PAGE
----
2010 BMW 750i xDrive

The combination of a rich, luxurious interior; a smooth, powerful engine; and truly refined road manners make it hard to top a BMW 7-Series when it’s time to embark on a road trip, so I was more than happy to sign out the 750i xDrive for my journey to Michigan’s west coast for the weekend. Because the occasion was a high-school reunion, I plugged in my iPod and chose a classic rock playlist so that I could aurally transport myself to the late 1970s. Turns out, though, that was the only thing that reminded me of the ’70s, because the 7-series is a true twenty-first-century car packed full of state-of-the-art technology. Thirty years ago, it would have been hard to fathom a car like the modern 7-series. Of course, thirty years ago paying $100,000 for luxury BMW sedan would have been hard to fathom, too.

Amy Skogstrom

Our Four Seasons 750Li’s rear tires often had a hard time staying connected to wet road surfaces, especially from a stop, so, in my mind, adding all-wheel drive to any BMW 7-series is a no-brainer. And with a mere $3000 premium over the base 750i and a loss of only 1 mpg combined according to the EPA, there isn’t much of a downside.

Jennifer Misaros

Building an impeccable sport sedan or a flawless luxury flagship is nothing short of a herculean task for any automaker. Perhaps it’s all the more amazing, then, that BMW can build both within a single vehicle — the 7-series — without breaking a sweat.

The 750i can float and smoothly cruise like a genteel luxo-barge, but with the touch of a few buttons, it’s more than happy to be driven more aggressively. Although the twelve-cylinder 760i and 760Li represent the zenith of the 7-series, I see nothing wrong with the twin-turbo V-8 used in the 750i — at least not in short-wheelbase form. Once the turbos spool, this engine is more than happy to pull you, your companions, and your cargo to autobahn-friendly speeds.

BMW allows buyers to build a 7-series exactly to their tastes, and I’d lobby long and hard for springing for the $6500 M Sport package. So equipped, active roll stabilization helps the 7 handle like a much smaller vehicle, and the body kit, larger wheels, anthracite headliner, and thicker leather-wrapped steering wheel go a long way to dress the car up both inside and out.

Evan McCausland

On nice summer days like those we occasionally get in Michigan, it’s almost impossible to tell if a 7-series has an xDrive all-wheel-drive. Despite a 150-pound weight penalty versus the base rear-wheel-drive 750i, the driving experience of the xDrive-equipped car feels almost the same, which is to say, surprisingly sporty for such a large car. The fuel-economy penalty is a bit more noticeable, though, as xDrive makes for a fairly significant hit at the pump, with the EPA fuel-economy rating 1 mpg lower in the city and 2 mpg less on the highway (14/20 mpg city/highway versus the RWD car’s 15/22 mpg).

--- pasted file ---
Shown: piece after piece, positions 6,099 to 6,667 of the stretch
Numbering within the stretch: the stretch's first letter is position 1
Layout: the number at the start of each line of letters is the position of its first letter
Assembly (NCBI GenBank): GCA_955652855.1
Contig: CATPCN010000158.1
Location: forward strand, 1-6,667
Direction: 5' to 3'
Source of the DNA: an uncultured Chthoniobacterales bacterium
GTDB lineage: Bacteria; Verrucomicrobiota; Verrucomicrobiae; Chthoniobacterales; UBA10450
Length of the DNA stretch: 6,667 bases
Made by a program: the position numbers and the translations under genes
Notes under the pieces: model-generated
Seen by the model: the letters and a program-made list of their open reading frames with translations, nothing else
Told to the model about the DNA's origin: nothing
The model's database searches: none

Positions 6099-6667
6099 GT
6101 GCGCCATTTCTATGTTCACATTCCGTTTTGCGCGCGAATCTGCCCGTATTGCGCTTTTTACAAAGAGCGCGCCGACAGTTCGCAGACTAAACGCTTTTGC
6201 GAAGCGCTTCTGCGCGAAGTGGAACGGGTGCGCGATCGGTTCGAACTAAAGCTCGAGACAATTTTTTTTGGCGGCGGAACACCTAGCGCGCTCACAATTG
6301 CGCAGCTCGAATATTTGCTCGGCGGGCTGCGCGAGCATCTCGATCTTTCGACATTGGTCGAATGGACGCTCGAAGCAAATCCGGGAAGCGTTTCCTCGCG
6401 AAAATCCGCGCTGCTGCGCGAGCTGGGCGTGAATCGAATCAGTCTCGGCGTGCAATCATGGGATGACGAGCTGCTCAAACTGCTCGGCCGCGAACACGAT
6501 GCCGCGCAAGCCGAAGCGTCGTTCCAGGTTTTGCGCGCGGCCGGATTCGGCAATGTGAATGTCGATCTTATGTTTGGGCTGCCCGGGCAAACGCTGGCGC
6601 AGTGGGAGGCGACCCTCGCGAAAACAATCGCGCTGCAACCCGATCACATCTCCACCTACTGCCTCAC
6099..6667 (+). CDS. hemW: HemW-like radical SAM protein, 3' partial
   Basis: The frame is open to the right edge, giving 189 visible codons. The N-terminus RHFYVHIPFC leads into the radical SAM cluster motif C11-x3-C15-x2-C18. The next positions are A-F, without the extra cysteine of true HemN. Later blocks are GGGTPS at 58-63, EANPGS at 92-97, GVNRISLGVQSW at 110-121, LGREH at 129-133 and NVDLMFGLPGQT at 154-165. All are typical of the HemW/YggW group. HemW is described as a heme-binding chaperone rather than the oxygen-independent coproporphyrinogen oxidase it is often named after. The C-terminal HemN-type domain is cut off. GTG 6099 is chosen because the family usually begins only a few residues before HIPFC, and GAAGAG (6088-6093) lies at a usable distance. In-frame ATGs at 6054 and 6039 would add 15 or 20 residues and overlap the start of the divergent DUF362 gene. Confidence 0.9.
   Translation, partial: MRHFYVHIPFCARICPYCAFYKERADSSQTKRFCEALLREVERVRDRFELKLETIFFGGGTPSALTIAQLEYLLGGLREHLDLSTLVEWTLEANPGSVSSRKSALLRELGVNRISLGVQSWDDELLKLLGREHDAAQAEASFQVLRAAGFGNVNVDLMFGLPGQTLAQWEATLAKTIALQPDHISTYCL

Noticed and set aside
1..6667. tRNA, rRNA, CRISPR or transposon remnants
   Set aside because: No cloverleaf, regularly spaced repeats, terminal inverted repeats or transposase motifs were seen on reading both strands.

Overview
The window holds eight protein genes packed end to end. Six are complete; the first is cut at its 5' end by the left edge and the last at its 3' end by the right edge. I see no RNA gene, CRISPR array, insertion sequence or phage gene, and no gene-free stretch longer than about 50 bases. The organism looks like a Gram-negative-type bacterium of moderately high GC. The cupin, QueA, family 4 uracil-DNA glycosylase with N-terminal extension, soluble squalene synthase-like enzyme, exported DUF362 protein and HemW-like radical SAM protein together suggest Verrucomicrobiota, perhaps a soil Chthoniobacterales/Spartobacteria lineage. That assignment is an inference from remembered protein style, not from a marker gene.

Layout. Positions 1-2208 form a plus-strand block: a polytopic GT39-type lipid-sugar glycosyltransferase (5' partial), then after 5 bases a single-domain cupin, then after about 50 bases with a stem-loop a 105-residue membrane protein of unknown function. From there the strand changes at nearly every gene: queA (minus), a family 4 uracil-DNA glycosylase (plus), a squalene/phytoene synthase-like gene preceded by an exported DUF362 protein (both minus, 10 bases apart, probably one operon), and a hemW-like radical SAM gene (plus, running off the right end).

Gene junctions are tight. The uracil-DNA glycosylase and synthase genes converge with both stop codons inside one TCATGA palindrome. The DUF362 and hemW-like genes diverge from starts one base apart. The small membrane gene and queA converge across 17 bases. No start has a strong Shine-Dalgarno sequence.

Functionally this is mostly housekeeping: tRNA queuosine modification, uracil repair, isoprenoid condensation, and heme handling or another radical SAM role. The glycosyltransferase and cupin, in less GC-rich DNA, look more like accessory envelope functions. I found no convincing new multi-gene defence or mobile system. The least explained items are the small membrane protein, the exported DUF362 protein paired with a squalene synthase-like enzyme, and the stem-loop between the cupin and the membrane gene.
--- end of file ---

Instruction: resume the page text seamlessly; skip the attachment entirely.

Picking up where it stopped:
Still, even southern Michigan’s winters don’t really necessitate all-wheel-drive luxury cars like the 7-series or the 4Matic edition of the Mercedes-Benz S-Class (winter tires and rear-wheel drive with stability control are usually sufficient). But in snowier climes, that extra edge can make the difference between getting there and not, particularly if “there” is up your steep driveway. By the way, this is the base xDrive 7-series, as the new six-cylinder 740i/Li will not be offered with all-wheel drive.

Rusty Blackwell

Base price (with destination and guzzler tax): $87,175
Price as tested: $100,575

Standard Equipment:
4.4-liter twin-turbo V-8 engine
6-speed automatic transmission
Dynamic stability control
Brake drying
Dynamic traction control
Dynamic brake control
xDrive all-wheel-drive system
Xenon adaptive headlights
Fog lights
Park distance control
Navigation system
High-fidelity sound system with HD radio
Adaptive brake lights
Bluetooth connectivity

Options on this vehicle:
M Sport package — $6500

Premium sound package — $2000
iPod and USB adapter
Premium hi-fi system
6-disc CD changer

Convenience package — $1700
Power trunk lid
Soft close doors

Head-up display — $1300

Cold weather package — $800
Heated steering wheel
Ski bag
Heated rear seats

Camera package — $750
Rearview camera
Sideview camera

Satellite radio — $350

Key options not on vehicle:
Driver assistance package — $1300
Luxury seating package — $2000

Fuel economy: 14/20/16 mpg (city/hwy/combined)

Size: 4.4L twin-turbocharged V-8
Horsepower: 400 hp @ 5500-6400 rpm
Torque: 450 lb-ft @ 1750-4500 rpm

Drive: All-wheel

Transmission: 6-speed automatic

Unladen weight: 4718 lb

Wheels/tires: 19 x 8.5-inch wheels front; 19 x 9.0-inch wheels rear;
245/45R19 front; 275/40R19 rear Goodyear Excellence performance tires

Competitors: Mercedes-Benz S-class 4Matic, Audi A8, Porsche Panamera 4S

We’ve Temporarily Removed Comments

As part of our ongoing efforts to make better, faster, and easier for you to use, we’ve temporarily removed comments as well as the ability to comment. We’re testing and reviewing options to possibly bring comments back. As always, thanks for reading

Buying Guide
Powered by Motortrend

0-60 MPH:

4.9 SECS


15 City / 22 Hwy

Horse Power:

400 @ 5500